1959 vintage Drexel: Colonial lives, even heading into the 60s!

1959 — and see how colonial decor is still be running strong, as evidenced in these Drexel lines. “Litchfield” is in the bedroom, “Dutchess County” in the living area. Hey, how could you not be comfy cozy in this setup, guys! Now that it’s August I will do my single, monthly repetition of this Pam-ism: Mix up your interior decor! All modern is a bore. Keep your friends and family guessing what a nutcase you really are. Be a mystery!

This photo also excites me because (1) I found this exact same color carpet for my basement living room. Harvest gold rocks. And (2) we get to see more of that weird and wonderful paneling which we originally saw in this scary photo-post, also from 1959. I will have to see if I have periodicals from that year which identify what this paneling was all about – what would we call it, a “peeling bark white birch”?

Finally: I will reiterate another 50s Pam rule: No guns displayed in your homes, please. Very bad feng shui. Honestly, so are dead-people images (like that painting), especially in the bedroom. And, that iron arrow pointing toward the headboard, also probably a F.S. no-no. See, the longer I do this blog the more dogmatic I really do become. Stay tuned for August isms on pinch pleat drapes and wallpaper in your bathroom 🙂

Be-Safe-graphic2.3

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Comments

  1. says

    I suppose it must be comforting to know that one could gorge himself at this table and then c – r – a – w – l (or drag) himself to bed. It’s nice and close!

    I hear ya, Pam, about mixing up the interior decor. I’ve never had one “look” for our house, and our remodeling plans promise that to keep that trend. But hey, it keeps things interesting.

  2. magnarama says

    Anyone who’s been following the “Mad Men” series on TV has seen Colonial thriving in the early ’60s, in Don & Betty Draper’s suburban home. Its pine paneling and plaid wallpaper makes for a wonderful contrast against the high-end Danish Modern of Don’s office in Manhattan.

    That series is a Candyland for midcentury design junkies, from beatnik chic in Greenwich Village to the ‘burbs… it’s got it all.

  3. magnarama says

    Just thinking more about that gray/white paneling… could it be pecky cypress that’s been whitewashed or limed?

    I was at an estate sale recently in a house built in ’59 whose den and dining room were all done in pecky cypress (uncolored), and the “peckings” in it (indentations) looked very similar to these.

  4. says

    Pecky cypress! I learned something today. I have to find out more about this stuff! Anyone with it in their house – send me pics: pam@…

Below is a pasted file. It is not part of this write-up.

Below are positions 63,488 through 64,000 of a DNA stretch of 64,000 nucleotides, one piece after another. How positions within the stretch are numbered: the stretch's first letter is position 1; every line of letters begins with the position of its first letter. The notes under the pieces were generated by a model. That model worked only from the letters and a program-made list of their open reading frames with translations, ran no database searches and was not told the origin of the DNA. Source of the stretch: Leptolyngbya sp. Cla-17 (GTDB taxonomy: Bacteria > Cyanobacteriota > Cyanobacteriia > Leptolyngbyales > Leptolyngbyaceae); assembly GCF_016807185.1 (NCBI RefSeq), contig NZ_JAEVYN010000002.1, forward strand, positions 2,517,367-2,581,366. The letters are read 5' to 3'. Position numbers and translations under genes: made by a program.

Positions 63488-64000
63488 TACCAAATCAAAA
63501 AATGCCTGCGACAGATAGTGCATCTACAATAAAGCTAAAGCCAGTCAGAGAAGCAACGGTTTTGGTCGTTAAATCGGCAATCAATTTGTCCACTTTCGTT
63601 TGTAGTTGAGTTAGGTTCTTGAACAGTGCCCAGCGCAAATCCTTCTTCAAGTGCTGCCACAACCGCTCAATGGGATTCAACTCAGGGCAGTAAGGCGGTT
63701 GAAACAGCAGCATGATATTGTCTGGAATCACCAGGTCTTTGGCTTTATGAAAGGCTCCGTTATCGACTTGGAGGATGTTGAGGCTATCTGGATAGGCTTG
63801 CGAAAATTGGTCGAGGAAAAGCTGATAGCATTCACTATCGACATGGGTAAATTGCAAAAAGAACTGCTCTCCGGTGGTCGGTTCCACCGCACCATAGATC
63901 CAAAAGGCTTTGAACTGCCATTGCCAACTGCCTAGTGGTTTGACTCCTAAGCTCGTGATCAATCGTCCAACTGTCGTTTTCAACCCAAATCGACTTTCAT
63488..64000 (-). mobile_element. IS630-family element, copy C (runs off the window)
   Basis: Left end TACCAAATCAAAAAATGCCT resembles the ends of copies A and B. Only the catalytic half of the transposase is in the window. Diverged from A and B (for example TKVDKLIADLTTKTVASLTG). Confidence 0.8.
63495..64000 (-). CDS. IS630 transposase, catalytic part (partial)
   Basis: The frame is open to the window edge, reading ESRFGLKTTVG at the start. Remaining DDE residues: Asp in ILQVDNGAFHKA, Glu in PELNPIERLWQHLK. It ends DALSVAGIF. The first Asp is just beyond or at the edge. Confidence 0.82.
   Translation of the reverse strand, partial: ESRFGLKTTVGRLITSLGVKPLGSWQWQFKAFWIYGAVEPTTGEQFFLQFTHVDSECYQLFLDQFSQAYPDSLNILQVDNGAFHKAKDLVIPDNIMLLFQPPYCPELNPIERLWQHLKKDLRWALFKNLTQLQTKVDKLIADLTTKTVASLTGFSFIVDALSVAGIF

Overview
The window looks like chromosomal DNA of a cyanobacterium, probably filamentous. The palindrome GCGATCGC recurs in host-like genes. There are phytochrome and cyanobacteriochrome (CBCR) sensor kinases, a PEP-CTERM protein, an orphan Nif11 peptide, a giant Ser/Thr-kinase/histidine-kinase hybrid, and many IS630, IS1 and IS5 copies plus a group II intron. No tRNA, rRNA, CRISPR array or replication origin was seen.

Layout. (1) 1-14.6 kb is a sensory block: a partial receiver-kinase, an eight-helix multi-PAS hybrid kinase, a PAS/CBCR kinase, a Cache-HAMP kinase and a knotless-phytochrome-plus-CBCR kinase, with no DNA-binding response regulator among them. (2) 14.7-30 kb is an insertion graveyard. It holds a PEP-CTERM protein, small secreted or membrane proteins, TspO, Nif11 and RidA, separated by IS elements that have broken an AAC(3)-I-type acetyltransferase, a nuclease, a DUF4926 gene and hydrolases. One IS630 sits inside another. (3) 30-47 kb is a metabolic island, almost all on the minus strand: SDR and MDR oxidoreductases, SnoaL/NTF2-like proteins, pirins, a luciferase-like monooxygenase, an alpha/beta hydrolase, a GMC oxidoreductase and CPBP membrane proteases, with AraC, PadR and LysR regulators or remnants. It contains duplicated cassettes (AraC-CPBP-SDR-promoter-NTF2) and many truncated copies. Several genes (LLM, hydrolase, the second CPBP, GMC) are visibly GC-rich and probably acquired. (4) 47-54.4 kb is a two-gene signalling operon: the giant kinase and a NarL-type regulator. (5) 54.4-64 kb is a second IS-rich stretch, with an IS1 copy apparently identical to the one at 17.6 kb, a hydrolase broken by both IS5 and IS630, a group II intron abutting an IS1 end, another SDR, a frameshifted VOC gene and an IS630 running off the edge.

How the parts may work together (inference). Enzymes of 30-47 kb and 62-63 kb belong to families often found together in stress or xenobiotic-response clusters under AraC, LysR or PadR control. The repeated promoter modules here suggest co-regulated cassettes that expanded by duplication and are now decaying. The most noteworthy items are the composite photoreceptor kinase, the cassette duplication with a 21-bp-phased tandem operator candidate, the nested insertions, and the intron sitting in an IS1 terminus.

5. Sumac Sue says

    In the very early 60s, my parents purchased a colonial-style dining set very similar to what is pictured, along with a matching hutch. My mom still uses these pieces, along with a coffee table and end tables that they bought at the same time.

    We have a mixture of furnishings, and most is from the 30s and 40s — the pieces other relatives got tired of or regarded as junk, such as a Hoosier cabinet my grandma used, my great-grandma’s oak dining table, and a wobbly tea cart my husband’s dad made in shop class. The look pretty good in our colonial style ranch, along with such things as the tacky stuffed country geese from the 80s that I could never part with…it isn’t just the style of the furnishings, but also the memories…

  6. says

    Sounds like Pecky Cypress is the answer!
    I was thinking more generically about whitewashed wooden colonial walls – sometimes still seen in barns.

    About interiors on film, I’m fascinated by the interior shots in the 1967 movie “How to Succeed in Business Without Really Trying” Great use of color!

  7. says

    You know, I thought about writing this in the post, but then didn’t: I think that this is clearly a staged-shot. An interior designer setup for the advertising photo. I didn’t mean to suggest this as a real room layout. I just loved the elements. Although as you say, iluvretro, it could be a nice little apartment.

  8. says

    We’ve also seen these walls with modern!:

    http://retrorenovation.com/2008/02/06/retro-dining-room-furniture-1959-heywood-wakefield-danish-modern-contessa-line/

    I think you guys are right about the pecky cypress, but up till now I’ve always thought it was a kind of birch bark wallpaper:

    see – usawallpaper.com/ivfabibawa.html

    The wallpapers are much more subdued, though. Could be a nice way to get a similar look without the lumber, especially if anyone comes out with a peel and stick version. I’ve been loving the colonial-modern combos, and a wall of this stuff would be excellent.

  9. says

    Holey Moley, Courtney, you’ve got the site down better than me! Yes – that’s pecky cypress (how I LOVE that phrase!) in the modern Heywood Wakefield post! Way to eyeball it, girl!

  10. iluvretro says

    I agree about the guns, not my cup of tea either. I am loving this picture though but it seems to me that this would be better suited as a basement flat perhaps?

    Amy

    • Ed says

      I dunno, the basement bar is crying out for a de-watted Winchester lever action hanging on the back wall, as a reference to the movie “Shaun of the Dead”. Strictly display, of course. The real guns will be locked up in an undisclosed location.

  11. LisaC says

    My mother just got a new dinning room suite and I look at the pic above ,and I believe the table that is sitting outside under an awning in the back yard is this table and chairs. Oh! my gosh!!

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